Ban lifted for NHS staff with HIV


England's chief medical officer, Prof Dame Sally Davies, says the risk to patients is "negligible"

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The government is to lift a ban that stops healthcare staff with HIV performing certain medical procedures.

Healthcare staff in England, Wales and Scotland having HIV treatment will be able to take part in all tasks, including surgery and dentistry.

England's chief medical officer, Prof Dame Sally Davies, said it was time to scrap "outdated rules".

Self-testing kits for HIV will also be legalised from April 2014, with the aim of improving early diagnosis.

Prof Davies said many of the UK's HIV policies were designed in the 1980s and had been left behind by scientific advances and effective treatments.

'Simpler system'

She told the BBC that patients controlling their infection with medication were not a danger: "The risk is negligible and I would accept that for myself, for my family and I think it's right."

She said: "It is time we changed these outdated rules which are sometimes counter-productive and limit people's choices on how to get tested or treated early for HIV.

Case Study

Allan Reid had to give up dental practice after being diagnosed as HIV positive in 2008.

It ended his 17 years in the profession and he says it led to his house being repossessed.

"I was aware at that time that there was effective treatment that would make the risk of infection non-existent.

"So of course you do feel resentful that the policy has not caught up with the science and you've had to give up your chosen career."

He said he hoped that himself and other healthcare workers will be allowed to return to their careers.

"What we need is a simpler system that continues to protect the public through encouraging people to get tested for HIV as early as possible and that does not hold back some of our best healthcare workers because of a risk that is more remote than being struck by lightning."

Around the world, there have been four cases of health workers infecting patients, none of which was in the UK.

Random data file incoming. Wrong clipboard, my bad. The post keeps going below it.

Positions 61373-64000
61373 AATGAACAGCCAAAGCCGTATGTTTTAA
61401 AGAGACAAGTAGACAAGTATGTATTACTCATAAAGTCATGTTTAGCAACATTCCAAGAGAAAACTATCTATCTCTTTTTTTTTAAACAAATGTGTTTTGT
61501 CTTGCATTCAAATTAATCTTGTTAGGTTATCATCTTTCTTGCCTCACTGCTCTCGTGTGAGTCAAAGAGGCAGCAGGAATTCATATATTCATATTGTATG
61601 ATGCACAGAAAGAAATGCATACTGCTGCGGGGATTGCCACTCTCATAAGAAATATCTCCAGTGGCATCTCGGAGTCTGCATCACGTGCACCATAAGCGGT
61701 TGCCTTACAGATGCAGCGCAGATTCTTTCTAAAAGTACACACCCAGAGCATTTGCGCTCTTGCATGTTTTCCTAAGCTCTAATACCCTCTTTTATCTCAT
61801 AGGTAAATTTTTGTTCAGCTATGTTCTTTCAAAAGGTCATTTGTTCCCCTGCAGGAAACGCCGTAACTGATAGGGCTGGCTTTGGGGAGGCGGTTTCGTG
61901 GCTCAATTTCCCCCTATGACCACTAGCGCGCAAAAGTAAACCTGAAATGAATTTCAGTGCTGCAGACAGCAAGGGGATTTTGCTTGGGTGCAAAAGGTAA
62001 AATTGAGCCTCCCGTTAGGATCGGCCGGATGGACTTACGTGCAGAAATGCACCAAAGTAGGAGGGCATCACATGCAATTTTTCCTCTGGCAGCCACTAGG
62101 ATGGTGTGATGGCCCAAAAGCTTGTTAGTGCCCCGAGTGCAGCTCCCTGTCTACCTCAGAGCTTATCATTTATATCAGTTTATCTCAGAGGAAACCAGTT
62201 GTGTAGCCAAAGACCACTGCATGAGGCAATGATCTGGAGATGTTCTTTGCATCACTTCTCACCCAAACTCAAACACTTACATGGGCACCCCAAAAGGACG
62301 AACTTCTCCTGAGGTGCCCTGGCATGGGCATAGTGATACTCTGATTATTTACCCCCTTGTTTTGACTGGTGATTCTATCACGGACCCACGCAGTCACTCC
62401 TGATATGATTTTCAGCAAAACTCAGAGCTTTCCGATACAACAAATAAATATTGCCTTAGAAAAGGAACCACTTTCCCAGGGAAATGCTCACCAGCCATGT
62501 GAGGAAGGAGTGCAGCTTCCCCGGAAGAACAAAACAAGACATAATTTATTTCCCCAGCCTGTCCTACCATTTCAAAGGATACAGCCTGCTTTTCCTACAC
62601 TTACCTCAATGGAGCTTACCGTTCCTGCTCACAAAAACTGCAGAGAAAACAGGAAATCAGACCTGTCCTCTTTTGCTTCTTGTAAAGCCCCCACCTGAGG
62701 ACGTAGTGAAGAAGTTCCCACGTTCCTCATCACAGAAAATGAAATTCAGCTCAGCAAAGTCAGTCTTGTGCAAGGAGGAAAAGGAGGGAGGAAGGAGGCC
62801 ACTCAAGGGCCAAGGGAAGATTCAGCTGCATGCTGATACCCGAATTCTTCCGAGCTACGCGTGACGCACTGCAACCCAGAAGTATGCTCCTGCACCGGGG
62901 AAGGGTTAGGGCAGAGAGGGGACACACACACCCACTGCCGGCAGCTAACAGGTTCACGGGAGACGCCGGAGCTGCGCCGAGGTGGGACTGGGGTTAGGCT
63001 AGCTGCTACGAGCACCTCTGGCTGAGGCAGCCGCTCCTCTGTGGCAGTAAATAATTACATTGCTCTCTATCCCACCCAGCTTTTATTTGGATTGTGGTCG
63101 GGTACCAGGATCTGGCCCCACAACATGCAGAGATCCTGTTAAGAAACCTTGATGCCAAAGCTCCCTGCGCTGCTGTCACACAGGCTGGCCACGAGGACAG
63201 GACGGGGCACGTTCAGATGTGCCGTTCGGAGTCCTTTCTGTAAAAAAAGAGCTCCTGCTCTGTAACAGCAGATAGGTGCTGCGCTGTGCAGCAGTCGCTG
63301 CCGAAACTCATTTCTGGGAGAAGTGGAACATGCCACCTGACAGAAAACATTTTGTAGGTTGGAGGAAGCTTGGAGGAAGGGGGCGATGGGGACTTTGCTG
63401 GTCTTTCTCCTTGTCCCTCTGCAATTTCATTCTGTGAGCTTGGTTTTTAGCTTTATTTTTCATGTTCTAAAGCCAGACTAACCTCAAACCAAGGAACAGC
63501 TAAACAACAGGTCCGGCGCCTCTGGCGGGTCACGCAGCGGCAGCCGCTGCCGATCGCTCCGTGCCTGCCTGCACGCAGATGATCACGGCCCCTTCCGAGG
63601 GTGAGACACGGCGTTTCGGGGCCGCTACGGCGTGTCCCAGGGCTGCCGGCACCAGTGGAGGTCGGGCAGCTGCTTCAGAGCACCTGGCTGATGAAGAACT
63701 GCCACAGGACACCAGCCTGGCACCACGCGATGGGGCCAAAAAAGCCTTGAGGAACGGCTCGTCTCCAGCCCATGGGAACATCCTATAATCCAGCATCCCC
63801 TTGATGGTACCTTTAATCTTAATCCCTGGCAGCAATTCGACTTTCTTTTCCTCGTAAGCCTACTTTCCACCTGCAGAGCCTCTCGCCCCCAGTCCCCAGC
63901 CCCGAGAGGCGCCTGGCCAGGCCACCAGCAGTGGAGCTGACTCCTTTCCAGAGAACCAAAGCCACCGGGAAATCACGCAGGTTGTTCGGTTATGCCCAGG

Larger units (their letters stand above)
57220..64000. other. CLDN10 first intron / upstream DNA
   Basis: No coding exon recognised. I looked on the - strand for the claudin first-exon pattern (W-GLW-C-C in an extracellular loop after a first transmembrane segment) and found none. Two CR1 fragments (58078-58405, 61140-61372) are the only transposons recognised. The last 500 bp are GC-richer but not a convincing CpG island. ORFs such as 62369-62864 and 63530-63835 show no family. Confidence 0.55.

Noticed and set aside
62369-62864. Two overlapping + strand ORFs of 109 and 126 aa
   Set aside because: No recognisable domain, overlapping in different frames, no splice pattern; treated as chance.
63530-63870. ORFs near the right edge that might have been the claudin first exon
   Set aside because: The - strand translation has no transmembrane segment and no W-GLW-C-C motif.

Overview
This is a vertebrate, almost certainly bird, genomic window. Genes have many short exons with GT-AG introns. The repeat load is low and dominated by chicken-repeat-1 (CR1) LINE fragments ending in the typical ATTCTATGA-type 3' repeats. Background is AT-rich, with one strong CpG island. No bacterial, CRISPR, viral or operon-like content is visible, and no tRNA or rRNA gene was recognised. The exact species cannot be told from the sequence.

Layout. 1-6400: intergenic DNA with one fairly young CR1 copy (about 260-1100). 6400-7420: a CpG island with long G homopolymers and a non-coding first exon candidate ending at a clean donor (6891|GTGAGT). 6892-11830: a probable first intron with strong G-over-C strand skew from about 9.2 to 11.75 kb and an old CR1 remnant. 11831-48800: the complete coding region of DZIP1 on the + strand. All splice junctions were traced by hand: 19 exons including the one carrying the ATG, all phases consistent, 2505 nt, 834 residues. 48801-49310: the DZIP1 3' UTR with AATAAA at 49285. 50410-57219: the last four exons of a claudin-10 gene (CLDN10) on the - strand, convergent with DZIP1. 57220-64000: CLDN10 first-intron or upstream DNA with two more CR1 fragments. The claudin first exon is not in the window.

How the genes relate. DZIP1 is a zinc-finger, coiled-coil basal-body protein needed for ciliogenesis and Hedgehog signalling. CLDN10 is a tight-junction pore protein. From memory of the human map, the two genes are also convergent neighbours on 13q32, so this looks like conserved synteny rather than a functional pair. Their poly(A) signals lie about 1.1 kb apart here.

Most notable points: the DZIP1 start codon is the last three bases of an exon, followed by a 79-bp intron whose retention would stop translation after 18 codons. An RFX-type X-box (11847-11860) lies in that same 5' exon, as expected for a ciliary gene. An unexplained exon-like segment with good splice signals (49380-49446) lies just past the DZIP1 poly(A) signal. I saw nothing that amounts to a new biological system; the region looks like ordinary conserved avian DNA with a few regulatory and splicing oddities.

Under current guidelines healthcare staff with HIV must not carry out "exposure prone procedures" - where the worker's blood could contaminate the patient's open tissues.

These procedures include those where the worker's gloved hands may be in contact with sharp instruments, needle tips or sharp pieces of the patient's bone or teeth, according to the UK advisory panel for healthcare workers infected with bloodborne viruses.

Under the new system, healthcare workers with HIV will be allowed to undertake all procedures if they are on effective combination anti-retroviral drug therapy.

They must also have an undetectable viral load of HIV in their body, and must be regularly monitored.

Start Quote

Advances in medication have transformed what it means to live with HIV, and it's great to see regulations starting to catch up”

End Quote Sir Nick Partridge Terrence Higgins Trust

Public Health England will set up a confidential register holding data on infected workers.

About 110 staff currently working in the NHS, including doctors and midwives, are covered by the current regulations, Prof Davies added.

The change applies in England, Wales and Scotland, but does not yet apply in Northern Ireland, which will make an announcement at a later date.


Deborah Jack, chief executive of the National Aids Trust, welcomed the new policy for being "based on up-to-date scientific evidence and not on fear, stigma or outdated information".

Sir Nick Partridge, chief executive at Terrence Higgins Trust, said: "Advances in medication have transformed what it means to live with HIV, and it's great to see regulations starting to catch up."

About 100,000 people in the UK are living with HIV, although experts say a quarter of those who are infected do not know they have it.

In 2011, there were around 6,000 new diagnoses of HIV in the UK.


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  • rate this

    Comment number 45.

    This is what those who voted Tory wanted isn't it?

    Why else would you vote for the Tories if not for cutting corners to save a few quid, ad to hell with consequences......??????

  • rate this

    Comment number 44.

    A couple of years ago, one of my ex-tutors took me through some computer models he was working on trying to mimic the HIV virus and people who didn't have the receptor gene. (and therefore couldn't catch HIV/AIDS). The whole day was fantastic and I now realise, I like most people, was completely ignorant about HIV and AIDS. Better educated people should lead to more understanding people.

  • rate this

    Comment number 43.

    Nice, another confidence in the NHS builder. Wish I could be as sure about everything as these Government professors.

  • rate this